"Don't tell me the moon is shining; show me the glint of light on broken glass."- Anton Chekhov, 1926, Art, Christopher Marlowe, film, Found in translation, Light is calling, On a cloudy day In fields where the yellow grass grows knee-high, Rachmaninoff's 18th variation rhapsody on a theme of Paganini, Rippling through mind Roller-coasting landscapes of being', short film
Come live with me and be my love,
And we will all the pleasures prove,
And we will sit upon the Rocks,
And I will make thee beds of Roses,
And if these pleasures may thee move,
If these delights thy mind may move,
Then come live with me, and be my love. – Christopher Marlowe
Only 8 minutes 12 seconds be this shortness. You’ll like it.
Light Is Calling
(8 min., 35mm, 720ft./216m, 2004)
A film by Bill Morrison
Music by Michael Gordon
World premiere: 23rd Sundance Film Festival, January 2004
International premiere: 33rd International Film Festival Rotterdam, January 2004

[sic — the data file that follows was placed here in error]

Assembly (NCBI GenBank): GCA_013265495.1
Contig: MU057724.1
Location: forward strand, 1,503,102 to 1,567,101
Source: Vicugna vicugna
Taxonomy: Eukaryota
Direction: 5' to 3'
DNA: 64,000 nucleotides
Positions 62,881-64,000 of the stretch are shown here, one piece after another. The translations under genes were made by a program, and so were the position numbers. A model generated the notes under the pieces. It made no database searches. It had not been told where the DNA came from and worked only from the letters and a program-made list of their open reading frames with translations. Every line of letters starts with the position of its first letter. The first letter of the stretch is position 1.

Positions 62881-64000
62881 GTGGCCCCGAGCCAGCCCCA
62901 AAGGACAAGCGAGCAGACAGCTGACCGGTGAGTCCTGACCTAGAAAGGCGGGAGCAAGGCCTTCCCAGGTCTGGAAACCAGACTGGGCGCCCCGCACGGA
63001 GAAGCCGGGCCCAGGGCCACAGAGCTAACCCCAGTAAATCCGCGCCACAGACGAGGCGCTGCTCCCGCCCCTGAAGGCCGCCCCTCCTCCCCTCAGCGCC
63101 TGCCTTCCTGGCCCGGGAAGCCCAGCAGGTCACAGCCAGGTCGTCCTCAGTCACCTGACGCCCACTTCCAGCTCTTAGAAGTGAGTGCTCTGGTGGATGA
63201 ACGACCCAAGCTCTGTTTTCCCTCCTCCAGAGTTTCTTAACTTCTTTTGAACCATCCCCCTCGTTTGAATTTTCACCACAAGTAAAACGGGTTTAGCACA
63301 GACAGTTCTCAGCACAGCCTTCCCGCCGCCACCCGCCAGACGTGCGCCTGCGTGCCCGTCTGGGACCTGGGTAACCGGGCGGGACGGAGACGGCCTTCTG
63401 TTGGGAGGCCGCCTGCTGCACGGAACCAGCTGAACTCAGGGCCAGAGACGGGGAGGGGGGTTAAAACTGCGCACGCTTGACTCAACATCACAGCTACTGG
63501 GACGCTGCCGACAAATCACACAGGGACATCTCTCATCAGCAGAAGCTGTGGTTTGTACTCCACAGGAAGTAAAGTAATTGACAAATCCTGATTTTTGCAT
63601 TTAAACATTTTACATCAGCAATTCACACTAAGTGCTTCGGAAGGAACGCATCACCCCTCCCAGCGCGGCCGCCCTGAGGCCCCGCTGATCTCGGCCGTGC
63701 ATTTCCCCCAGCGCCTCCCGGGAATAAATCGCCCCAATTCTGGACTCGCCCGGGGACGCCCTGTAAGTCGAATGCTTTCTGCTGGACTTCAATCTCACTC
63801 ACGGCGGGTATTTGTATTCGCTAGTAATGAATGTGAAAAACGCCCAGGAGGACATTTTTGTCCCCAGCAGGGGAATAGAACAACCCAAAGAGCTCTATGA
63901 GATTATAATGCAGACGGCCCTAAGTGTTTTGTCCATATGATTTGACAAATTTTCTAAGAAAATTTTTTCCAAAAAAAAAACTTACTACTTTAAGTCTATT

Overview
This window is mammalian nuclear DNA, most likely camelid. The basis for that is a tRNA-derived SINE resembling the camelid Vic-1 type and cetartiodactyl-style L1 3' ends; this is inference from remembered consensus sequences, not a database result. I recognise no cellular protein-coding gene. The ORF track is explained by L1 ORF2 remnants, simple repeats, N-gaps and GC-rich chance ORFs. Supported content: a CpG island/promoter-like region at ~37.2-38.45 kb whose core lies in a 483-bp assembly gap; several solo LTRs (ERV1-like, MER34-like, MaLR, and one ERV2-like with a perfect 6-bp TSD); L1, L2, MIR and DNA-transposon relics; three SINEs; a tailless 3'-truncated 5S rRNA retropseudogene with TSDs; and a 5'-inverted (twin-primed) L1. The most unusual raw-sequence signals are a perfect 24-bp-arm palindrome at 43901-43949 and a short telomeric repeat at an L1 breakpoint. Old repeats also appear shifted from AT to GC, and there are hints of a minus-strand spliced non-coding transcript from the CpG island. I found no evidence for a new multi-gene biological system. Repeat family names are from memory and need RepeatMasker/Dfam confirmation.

Imagery taken from “The Bells” (1926), directed by James Young
Starring Lola Todd and Edward Phillips
Original photography by L. William O’Connell (1926)
Optical re-photography by Cinema Arts (2003)
Recording courtesy of Nonesuch Records
Produced by Luke DuBois
Backing track: Mary Rowell, Ralph Farris, Joyce Hammann, Cenovia Cummins – violins.
Created using a decomposing 35mm print of the crime drama The Bells (1926), the experimental short Light Is Calling (2004) depicts a dreamy encounter between a soldier and a mysterious woman. With images that reveal themselves only to distort and disappear into the decaying amber-tinted nitrate, the New York-based filmmaker Bill Morrison – known for his use of found materials – invites viewers to meditate on the fleeting nature of all things physical and emotional, while a minimalistic violin score suffuses the century-old images with a wistful, haunting beauty.